© Alan Belkin, 2000.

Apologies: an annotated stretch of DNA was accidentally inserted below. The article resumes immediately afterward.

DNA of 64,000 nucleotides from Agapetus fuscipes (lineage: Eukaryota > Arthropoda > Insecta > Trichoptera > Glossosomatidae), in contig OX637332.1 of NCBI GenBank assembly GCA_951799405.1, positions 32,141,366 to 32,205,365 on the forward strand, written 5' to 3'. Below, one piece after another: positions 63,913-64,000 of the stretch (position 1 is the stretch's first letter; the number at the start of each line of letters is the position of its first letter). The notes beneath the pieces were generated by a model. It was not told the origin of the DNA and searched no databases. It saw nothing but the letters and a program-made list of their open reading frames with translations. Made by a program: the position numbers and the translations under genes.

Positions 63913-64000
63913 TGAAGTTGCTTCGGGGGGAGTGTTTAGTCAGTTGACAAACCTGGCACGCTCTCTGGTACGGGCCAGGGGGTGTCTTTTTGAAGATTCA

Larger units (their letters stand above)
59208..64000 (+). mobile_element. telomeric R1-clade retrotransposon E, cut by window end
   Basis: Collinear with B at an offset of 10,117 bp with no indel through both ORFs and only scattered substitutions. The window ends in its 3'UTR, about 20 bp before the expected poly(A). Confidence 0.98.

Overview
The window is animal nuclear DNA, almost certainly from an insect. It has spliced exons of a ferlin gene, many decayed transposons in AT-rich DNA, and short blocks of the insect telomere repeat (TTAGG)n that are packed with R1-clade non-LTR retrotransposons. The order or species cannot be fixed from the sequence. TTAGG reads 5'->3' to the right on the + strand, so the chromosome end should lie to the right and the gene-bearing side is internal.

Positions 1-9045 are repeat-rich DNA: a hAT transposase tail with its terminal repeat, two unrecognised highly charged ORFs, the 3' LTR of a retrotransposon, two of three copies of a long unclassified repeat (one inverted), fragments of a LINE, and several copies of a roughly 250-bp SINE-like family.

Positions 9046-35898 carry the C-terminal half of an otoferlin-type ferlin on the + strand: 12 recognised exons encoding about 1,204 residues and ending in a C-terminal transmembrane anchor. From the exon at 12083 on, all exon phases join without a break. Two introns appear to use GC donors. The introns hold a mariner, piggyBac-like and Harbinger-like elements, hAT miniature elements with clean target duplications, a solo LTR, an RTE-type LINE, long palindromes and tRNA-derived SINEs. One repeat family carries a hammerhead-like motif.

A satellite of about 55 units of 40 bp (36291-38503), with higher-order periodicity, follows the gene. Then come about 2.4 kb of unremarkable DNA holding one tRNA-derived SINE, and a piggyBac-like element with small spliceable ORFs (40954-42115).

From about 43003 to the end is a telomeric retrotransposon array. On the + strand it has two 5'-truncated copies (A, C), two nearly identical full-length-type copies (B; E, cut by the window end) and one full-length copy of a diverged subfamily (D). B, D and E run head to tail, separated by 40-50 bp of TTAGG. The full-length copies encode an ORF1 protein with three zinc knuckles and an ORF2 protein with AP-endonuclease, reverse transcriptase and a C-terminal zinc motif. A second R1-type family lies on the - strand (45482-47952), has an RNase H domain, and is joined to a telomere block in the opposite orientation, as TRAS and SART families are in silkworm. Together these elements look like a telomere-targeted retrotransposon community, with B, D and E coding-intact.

The teaching of counterpoint has a long and illustrious history, but its pedagogy is all toooften abstracted from musical reality. Perhaps more than any other musical discipline,counterpoint has bred ingrown academic traditions whose relevance to musical practiceoften seems painfully limited. For example, I recently taught fugue to a good graduate of a major European conservatory, and discovered that his experience of counterpoint waslimited to three years of exercises in 4/4 time with canti in whole notes. While this sort of work may be appropriate for a beginner, it hardly constitutes a complete preparation formost of the real life applications of counterpoint --- or even, for that matter, forcomposing a musically convincing fugue.The main problem with scholastic approaches is that they generally substitute rigid rulesfor flexible general principles, and thus fail to provide guidance in enough varied musicalsituations to be really useful in practice. At best, of course, an inspiring teacher can fill inthe gaps and make the subject seem relevant. But at worst, the student is constrained by ahodge-podge of inconsistent rules, and wastes a great deal of time struggling to avoidsituations that are musically unimportant. A common fault is to confuse practical rules —say, about the range of a human voice — with pedagogical stages. The former are generalprinciples, which cannot be avoided if the music is to be performable at all; the latter bycontrast are by nature temporary, rules of thumb to avoid common elementary problems,or to force the student to concentrate on a particular problem and to avoid others thatmight be confusing. If such pedagogical constraints are presented as global rules, theylead quickly to nonsense.Here our aim will be to explain contrapuntal issues so as to provide the most generalapplications possible. We will approach counterpoint as a form of training in musicalcomposition instead of as a discipline in itself. We will try to define general principles of counterpoint not rigidly, but in ways that are transferable to real musical situations, andwhich are not limited to the style of one period.This is not a textbook: We will not repeat in detail information easily availableelsewhere. We will also not propose a detailed method, complete with exercises, althoughthe specifics of such a method are easily derived from our approach, and indeed havebeen tested by me in the classroom for years.